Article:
Inspiration: Making Bold-Patterned Upholstery Work

When it comes to upholstery fabrics, we find ourselves instinctively drawn to patterns—the bolder the better. This can be an unfortunate predilection, as it's sometimes tough to make these bold patterns work in a room. In search of inspiration and ideas, we went trolling through our favorite sites and came up with a handful of successful examples. And in case some of you might share our penchant for patterns, here are some tips we gleaned from our search...

• When decorating the rest of the room, pick up colors from your fabric. Sure, this is a pretty basic tip, but it comes in handy when you're trying to unify a room around a bold fabric choice.

• Don't be afraid to layer your patterns. Choose throw pillows with complementary colors but contrasting textures or prints. These confident choices will reinforce the eclectic vibe of a boldly upholstered piece.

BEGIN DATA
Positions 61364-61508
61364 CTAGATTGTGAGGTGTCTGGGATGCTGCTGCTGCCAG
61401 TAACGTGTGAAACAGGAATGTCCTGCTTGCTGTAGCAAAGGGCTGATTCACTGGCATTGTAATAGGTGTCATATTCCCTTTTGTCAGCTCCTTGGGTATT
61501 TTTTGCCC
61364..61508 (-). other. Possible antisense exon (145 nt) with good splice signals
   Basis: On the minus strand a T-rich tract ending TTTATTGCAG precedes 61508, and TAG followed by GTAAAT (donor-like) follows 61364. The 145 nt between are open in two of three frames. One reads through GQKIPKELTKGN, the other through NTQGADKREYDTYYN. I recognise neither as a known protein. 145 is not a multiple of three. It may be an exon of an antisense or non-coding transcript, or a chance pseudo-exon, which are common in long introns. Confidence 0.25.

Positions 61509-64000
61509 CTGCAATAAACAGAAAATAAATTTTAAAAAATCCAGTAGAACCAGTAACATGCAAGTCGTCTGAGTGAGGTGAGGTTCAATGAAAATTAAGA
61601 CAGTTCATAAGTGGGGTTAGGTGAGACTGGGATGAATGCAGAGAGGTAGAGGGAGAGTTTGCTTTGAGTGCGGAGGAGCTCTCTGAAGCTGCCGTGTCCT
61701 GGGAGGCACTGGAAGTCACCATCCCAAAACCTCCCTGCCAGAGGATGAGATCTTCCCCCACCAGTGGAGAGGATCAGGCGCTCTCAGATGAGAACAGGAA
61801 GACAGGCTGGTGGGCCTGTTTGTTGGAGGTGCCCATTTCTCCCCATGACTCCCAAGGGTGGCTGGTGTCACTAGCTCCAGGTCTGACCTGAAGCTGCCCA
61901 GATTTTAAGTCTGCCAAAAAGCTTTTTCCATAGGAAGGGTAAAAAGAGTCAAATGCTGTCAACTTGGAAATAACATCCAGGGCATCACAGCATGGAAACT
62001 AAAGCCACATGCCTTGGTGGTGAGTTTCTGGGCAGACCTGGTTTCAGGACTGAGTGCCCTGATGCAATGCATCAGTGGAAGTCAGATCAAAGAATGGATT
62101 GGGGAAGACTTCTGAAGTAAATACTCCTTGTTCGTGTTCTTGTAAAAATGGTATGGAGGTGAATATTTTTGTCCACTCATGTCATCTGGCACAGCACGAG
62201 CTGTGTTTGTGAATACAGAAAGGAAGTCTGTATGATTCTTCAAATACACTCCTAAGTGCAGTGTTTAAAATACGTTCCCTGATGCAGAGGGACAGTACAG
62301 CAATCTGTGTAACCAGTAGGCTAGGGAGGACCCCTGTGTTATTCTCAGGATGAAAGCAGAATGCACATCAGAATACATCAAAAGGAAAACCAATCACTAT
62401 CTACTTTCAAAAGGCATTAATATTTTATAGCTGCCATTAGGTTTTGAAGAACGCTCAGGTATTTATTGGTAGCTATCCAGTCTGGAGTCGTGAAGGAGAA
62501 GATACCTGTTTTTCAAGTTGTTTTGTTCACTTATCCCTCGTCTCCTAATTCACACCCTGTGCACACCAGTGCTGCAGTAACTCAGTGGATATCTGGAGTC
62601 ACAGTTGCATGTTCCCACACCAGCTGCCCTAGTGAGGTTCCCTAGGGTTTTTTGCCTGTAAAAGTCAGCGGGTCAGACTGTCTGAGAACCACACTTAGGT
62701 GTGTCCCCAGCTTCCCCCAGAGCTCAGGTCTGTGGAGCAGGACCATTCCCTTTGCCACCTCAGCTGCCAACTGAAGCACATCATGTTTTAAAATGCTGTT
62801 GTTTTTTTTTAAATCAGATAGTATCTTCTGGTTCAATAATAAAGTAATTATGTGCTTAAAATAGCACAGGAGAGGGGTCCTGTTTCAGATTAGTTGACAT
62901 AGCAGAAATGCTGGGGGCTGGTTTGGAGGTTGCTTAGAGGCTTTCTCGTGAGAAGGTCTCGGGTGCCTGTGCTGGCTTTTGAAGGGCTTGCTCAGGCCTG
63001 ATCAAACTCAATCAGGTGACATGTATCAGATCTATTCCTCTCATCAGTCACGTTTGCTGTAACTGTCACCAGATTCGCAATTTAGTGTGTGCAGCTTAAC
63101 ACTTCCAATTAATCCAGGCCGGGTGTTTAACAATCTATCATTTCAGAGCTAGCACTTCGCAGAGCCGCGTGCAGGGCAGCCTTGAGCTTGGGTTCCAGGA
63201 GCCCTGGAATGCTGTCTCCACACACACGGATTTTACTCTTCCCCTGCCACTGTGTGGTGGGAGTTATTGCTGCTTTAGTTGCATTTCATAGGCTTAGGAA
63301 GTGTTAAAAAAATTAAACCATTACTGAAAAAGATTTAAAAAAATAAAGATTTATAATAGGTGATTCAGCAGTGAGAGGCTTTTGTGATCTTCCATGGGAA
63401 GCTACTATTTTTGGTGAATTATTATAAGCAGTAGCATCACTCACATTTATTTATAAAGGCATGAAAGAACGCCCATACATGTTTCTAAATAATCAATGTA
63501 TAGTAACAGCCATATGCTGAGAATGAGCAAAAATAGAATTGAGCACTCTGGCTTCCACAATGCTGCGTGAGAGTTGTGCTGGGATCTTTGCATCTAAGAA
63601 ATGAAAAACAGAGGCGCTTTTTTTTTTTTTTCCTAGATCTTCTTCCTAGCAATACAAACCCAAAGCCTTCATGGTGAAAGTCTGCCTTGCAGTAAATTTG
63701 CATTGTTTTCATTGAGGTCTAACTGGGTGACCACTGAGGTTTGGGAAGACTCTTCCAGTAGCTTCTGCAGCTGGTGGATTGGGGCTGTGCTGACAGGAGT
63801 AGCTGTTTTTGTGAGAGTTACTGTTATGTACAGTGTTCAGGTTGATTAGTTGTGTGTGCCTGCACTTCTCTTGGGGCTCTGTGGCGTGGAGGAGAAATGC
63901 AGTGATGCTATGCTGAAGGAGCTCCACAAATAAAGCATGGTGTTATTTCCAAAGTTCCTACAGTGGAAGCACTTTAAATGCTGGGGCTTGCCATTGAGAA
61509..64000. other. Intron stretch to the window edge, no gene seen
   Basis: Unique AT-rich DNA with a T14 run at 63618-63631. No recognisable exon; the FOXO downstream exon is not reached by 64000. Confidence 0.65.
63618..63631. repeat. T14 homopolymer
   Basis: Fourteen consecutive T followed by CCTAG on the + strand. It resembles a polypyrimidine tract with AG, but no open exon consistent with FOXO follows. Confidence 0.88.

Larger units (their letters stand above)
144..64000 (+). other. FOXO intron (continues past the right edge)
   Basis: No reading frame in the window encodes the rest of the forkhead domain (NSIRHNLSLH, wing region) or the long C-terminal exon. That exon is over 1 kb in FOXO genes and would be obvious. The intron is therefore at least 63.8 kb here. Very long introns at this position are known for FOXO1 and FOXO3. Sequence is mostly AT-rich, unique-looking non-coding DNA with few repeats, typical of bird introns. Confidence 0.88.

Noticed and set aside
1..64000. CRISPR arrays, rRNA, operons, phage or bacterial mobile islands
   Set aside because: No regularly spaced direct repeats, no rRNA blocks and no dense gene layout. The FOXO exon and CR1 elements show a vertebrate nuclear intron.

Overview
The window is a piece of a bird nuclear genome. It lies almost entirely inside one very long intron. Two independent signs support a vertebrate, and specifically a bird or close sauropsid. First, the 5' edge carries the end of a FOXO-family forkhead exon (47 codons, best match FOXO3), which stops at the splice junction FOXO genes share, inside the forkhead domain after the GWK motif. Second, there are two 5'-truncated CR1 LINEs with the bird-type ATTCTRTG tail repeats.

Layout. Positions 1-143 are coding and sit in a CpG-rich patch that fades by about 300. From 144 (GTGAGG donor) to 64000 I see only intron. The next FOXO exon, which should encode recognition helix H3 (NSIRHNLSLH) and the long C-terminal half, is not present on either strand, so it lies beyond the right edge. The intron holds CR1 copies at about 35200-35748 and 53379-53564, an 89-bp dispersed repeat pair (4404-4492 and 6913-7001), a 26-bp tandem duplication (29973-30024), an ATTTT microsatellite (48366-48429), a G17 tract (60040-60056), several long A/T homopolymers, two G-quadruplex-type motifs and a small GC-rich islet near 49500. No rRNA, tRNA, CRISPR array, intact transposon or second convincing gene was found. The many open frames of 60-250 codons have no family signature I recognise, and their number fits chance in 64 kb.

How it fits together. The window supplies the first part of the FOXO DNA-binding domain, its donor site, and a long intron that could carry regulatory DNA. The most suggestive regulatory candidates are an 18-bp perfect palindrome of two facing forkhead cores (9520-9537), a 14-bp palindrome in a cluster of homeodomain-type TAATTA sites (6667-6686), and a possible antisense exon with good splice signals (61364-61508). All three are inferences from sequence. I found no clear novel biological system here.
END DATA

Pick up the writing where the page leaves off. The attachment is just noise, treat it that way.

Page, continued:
• Go for matching furniture. Even if your fabric choice is wacky, don't shy away from using it for matching chairs or love seats. Chances are that having more than one piece done up in your fabric of choice will make the pattern feel less like a wild card in the room. (It's also possible, of course, that too much of a print can be overwhelming... in this you'll have to trust your instincts.)

• Think about striving for contrast between your fabric choice and the shape of your furniture. Sometimes a crazy print will work best on a tailored or traditional sofa, like a Chesterfield. The contrast in styles between the furniture and its upholstery will give your room a whimsical feel.

• If you love an especially bold fabric but your style is more conservative overall, consider a small accent. Throw pillows, a side chair, or even just a single panel on a dining chair (see first photo, second row above) might be enough to satisfy your pattern cravings.

Pattern-lovers out there: What are your ideas for making bold-patterned upholstery work?

(Images: Teresa Grow for Design*Sponge; Decorno; House to Home; Elle Decor; Amy Allison for Design*Sponge; Steven Gambrel; House to Home; Galbraith & Paul; Livingetc)